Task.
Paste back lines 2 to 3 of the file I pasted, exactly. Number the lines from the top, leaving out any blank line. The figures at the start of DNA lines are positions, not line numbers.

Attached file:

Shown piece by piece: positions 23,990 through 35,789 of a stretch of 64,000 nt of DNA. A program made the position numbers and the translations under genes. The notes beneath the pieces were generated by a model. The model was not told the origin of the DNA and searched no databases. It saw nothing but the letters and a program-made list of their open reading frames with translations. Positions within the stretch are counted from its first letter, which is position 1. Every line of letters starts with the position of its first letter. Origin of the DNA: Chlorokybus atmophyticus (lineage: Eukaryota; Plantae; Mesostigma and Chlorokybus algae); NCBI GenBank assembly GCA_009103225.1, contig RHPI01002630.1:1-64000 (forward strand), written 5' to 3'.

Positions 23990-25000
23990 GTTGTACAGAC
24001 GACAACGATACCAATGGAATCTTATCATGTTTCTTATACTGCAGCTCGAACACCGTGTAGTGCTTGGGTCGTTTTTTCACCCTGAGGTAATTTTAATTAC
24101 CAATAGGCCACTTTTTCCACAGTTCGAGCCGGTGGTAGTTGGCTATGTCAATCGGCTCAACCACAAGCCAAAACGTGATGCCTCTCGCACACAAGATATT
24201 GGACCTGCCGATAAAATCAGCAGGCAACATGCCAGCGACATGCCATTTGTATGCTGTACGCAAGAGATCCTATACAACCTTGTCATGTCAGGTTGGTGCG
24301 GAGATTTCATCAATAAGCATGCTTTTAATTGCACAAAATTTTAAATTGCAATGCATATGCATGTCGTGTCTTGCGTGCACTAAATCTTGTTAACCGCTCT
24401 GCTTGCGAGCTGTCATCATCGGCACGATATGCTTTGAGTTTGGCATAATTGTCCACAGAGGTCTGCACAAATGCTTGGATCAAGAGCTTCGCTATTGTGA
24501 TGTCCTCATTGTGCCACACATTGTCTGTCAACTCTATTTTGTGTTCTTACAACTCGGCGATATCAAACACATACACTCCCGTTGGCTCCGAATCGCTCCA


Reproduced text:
Positions 23990-25000
23990 GTTGTACAGAC